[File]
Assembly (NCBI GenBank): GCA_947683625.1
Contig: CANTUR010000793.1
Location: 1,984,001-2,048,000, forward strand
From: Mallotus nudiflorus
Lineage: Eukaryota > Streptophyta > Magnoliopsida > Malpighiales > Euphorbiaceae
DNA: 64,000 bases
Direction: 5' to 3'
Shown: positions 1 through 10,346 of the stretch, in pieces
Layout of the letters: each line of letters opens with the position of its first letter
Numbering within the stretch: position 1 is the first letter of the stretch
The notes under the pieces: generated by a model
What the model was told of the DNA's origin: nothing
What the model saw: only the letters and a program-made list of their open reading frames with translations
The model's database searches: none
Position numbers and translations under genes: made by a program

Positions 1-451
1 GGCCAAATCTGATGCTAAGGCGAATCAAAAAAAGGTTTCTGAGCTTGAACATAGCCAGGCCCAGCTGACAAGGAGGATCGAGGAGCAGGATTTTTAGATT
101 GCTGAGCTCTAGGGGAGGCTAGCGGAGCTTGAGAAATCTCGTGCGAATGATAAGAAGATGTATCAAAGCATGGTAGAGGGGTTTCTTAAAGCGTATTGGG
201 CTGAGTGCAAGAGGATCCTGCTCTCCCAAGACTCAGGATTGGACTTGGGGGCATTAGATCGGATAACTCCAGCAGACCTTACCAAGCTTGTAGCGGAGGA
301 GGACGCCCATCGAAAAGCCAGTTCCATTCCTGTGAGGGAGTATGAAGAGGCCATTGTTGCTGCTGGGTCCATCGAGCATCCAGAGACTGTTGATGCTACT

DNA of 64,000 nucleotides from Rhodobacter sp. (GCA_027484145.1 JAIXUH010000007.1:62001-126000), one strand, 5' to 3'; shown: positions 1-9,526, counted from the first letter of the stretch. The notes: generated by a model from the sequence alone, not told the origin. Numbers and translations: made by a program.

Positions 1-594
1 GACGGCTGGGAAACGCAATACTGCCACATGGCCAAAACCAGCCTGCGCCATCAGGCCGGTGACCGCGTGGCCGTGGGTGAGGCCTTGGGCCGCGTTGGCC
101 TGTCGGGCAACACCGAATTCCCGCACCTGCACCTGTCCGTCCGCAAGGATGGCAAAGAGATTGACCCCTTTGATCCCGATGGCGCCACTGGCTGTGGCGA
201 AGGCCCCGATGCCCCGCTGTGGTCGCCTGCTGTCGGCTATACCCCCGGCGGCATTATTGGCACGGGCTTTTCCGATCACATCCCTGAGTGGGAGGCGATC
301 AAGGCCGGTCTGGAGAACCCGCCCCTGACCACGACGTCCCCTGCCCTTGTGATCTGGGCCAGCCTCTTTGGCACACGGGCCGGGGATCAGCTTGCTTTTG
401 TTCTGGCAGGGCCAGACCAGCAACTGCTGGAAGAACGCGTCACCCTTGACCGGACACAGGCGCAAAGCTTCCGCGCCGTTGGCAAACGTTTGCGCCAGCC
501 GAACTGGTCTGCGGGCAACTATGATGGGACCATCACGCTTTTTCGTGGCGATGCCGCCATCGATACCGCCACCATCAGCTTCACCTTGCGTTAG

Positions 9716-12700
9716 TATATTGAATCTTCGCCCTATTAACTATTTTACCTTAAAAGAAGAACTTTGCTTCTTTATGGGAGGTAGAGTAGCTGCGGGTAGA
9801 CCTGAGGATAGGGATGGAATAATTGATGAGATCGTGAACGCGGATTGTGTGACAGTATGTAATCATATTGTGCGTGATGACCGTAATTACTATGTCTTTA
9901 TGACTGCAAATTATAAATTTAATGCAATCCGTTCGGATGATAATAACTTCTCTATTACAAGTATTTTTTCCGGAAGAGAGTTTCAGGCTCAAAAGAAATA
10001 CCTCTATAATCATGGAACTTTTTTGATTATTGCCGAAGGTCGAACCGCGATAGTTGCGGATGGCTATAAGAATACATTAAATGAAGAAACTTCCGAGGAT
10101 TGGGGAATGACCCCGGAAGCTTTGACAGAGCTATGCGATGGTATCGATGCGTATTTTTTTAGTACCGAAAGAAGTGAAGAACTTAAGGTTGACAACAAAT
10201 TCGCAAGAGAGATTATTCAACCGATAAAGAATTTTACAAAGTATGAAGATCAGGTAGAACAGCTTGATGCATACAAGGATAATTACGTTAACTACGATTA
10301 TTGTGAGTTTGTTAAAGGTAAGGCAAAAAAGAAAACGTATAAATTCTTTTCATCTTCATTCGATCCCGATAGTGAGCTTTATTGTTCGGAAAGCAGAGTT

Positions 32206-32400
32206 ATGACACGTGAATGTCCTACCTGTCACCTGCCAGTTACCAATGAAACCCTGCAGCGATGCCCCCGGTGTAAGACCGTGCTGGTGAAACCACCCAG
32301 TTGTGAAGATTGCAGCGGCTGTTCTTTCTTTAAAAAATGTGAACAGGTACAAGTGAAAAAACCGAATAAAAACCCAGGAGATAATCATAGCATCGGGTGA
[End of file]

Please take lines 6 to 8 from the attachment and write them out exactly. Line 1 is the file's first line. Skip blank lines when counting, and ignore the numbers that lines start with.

DNA: 64,000 bases
Direction: 5' to 3'
Shown: positions 1 through 10,346 of the stretch, in pieces